A new study shows that children's academic interests increasingly match the subjects in which they get the best grades as they progress from elementary through high school. The study tracked approximately 1000 children from first grade through twelfth grade. Boys and girls were found to have differing patterns. This specialization might help children focus on a certain field, yet a more generalist approach could be beneficial for a labor market that requires flexibility.
Children in early grades may like a subject in which they don't feel very competent, or they may feel competent in a subject in spite of poor grades. But by the end of high school, children generally feel most interested in subjects in which they feel they are the strongest.
Those are the findings of a new study published in the March-April 2007 issue of the journal Child Development. The study also found that boys are more likely than girls to have their interest and abilities match. For example, boys are more likely to get the best grades in the school subjects in which they are most interested, whereas girls may get good grades regardless of their interest level.
The researchers, from Humboldt University and the University of Michigan, examined the ties between achievement, ability perceptions, and interest by looking at a group of almost 1,000 children from first grade until they left high school. Each year, they asked how much the children were interested in doing math, English, music, sports, and science, and how well they thought they were doing in those subjects. In addition, they recorded the students' grades in those subjects and, for each child, computed the closeness of the match among the three school dimensions.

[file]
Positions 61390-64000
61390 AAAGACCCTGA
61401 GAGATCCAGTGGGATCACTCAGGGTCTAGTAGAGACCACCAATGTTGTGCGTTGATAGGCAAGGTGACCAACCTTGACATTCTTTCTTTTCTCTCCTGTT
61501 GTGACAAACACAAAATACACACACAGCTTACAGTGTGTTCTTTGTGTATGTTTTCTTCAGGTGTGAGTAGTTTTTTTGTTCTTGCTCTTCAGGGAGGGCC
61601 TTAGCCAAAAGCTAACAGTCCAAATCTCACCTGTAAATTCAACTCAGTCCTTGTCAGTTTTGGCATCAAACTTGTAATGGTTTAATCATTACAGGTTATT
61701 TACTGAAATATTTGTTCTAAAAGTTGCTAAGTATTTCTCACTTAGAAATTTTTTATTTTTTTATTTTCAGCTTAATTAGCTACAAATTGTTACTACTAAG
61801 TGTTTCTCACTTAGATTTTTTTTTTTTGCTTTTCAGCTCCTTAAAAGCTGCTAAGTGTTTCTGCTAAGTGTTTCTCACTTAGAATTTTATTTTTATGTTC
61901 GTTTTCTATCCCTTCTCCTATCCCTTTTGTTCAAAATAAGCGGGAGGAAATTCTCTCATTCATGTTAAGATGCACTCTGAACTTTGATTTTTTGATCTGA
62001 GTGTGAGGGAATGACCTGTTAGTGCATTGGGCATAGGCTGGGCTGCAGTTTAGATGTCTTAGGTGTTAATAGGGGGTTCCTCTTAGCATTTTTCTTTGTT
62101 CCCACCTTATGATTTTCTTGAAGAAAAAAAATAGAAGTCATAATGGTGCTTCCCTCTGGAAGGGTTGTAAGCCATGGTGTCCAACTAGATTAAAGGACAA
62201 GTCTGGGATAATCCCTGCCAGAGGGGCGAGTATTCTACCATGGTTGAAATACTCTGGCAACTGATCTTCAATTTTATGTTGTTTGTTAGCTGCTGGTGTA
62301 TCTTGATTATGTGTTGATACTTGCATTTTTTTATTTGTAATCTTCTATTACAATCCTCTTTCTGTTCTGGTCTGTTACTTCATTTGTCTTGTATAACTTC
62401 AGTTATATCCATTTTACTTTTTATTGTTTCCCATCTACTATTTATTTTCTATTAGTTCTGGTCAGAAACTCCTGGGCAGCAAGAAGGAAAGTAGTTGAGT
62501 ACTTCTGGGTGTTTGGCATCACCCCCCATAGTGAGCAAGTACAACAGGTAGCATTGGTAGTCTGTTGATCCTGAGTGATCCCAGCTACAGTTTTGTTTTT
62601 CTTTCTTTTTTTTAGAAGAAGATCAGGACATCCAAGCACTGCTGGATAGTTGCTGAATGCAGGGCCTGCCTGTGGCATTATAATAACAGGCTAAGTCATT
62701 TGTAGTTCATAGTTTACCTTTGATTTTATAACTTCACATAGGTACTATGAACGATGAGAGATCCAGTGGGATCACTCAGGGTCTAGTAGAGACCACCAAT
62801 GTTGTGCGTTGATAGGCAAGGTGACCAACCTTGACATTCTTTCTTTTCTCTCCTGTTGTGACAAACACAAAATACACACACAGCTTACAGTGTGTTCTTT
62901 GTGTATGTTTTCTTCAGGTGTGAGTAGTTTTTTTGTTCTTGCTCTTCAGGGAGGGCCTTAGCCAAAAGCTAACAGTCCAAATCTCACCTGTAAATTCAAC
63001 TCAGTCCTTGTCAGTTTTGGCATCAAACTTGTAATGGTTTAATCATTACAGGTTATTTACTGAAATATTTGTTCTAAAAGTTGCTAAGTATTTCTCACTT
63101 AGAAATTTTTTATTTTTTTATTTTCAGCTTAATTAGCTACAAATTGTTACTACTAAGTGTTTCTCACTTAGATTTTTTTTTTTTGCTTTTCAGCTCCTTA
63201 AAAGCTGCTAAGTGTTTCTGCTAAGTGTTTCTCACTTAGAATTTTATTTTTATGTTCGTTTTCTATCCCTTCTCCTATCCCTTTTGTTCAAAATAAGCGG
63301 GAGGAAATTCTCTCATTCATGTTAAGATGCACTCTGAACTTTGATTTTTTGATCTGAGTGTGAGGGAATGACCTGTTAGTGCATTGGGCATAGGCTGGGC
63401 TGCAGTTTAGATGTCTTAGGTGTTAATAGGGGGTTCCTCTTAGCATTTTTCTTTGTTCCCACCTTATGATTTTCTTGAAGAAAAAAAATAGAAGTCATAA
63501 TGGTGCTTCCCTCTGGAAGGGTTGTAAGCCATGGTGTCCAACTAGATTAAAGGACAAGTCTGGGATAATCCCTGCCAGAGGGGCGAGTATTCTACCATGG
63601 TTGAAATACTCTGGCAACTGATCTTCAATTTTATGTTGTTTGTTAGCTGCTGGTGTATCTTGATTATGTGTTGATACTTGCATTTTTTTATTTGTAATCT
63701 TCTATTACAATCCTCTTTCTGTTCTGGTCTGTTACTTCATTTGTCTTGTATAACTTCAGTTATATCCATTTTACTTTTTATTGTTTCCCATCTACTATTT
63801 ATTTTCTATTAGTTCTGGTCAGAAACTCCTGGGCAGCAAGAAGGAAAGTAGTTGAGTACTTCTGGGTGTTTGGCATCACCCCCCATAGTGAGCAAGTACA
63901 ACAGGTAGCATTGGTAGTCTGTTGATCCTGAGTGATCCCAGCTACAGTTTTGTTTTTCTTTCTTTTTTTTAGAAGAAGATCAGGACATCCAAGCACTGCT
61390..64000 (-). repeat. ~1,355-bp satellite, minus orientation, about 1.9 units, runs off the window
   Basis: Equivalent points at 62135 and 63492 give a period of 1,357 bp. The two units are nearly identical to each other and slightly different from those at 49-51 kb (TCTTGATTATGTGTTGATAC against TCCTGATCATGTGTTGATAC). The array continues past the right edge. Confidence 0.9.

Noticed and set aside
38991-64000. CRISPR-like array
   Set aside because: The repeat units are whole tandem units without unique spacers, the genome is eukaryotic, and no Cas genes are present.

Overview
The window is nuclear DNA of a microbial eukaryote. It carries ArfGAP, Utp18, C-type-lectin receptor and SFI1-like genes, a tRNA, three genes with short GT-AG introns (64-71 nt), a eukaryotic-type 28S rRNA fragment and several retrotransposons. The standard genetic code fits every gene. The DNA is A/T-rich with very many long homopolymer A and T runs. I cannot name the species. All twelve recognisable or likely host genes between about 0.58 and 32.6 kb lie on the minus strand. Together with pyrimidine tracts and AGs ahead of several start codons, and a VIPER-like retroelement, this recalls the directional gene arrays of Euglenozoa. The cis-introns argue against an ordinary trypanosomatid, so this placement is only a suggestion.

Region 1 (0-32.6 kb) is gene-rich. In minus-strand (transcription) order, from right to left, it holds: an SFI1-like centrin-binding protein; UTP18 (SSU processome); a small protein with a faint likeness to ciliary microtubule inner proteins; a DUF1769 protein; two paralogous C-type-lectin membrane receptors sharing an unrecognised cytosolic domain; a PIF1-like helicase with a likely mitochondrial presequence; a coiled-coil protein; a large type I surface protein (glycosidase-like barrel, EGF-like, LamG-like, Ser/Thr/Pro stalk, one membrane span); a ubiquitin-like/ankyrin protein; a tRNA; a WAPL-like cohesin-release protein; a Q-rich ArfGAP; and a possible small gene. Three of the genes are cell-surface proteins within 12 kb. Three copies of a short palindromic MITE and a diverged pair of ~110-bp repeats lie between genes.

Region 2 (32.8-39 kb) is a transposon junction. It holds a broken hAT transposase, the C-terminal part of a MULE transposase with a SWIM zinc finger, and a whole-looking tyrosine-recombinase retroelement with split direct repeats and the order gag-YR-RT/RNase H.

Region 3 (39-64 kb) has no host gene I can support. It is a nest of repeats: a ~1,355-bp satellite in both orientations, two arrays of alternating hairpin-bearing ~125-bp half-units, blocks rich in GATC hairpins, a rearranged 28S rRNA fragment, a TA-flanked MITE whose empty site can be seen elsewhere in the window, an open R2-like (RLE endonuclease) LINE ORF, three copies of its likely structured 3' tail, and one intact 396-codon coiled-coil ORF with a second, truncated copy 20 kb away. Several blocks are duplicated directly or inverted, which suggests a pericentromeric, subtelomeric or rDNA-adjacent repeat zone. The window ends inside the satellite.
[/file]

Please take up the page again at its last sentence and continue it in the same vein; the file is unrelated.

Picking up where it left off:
"The findings of the current study are interesting because they show how children become increasingly specialized in terms of their academic profiles, showing high levels of achievement, perceptions of ability, and interest in some subjects and low levels in others," said the study's lead author Jaap J.A. Denissen, formerly of Humboldt University, now a postdoctoral fellow at Utrecht University. "This specialization could be a good thing, as it allows children to focus their energy and become experts in a certain field. On the other hand, when the labor market requires flexibility, a more generalist approach may be more helpful. Our finding that boys are more likely to be specialists whereas females are more likely to be generalists may explain some of the sex differences in academic and vocational careers."
The study was funded, in part, by the National Institute of Child Health and Human Development.
Summarized from Child Development, Vol. 78, Issue 2, I like to do it, I'm able and I know I am: Longitudinal Couplings between Domain-Specific Achievement, Self-Concept, and Interest by Denissen, JJA (Humboldt University), and Zarrett, NR, and Eccles, JS (University of Michigan).
Materials provided by Society for Research in Child Development. Note: Content may be edited for style and length.
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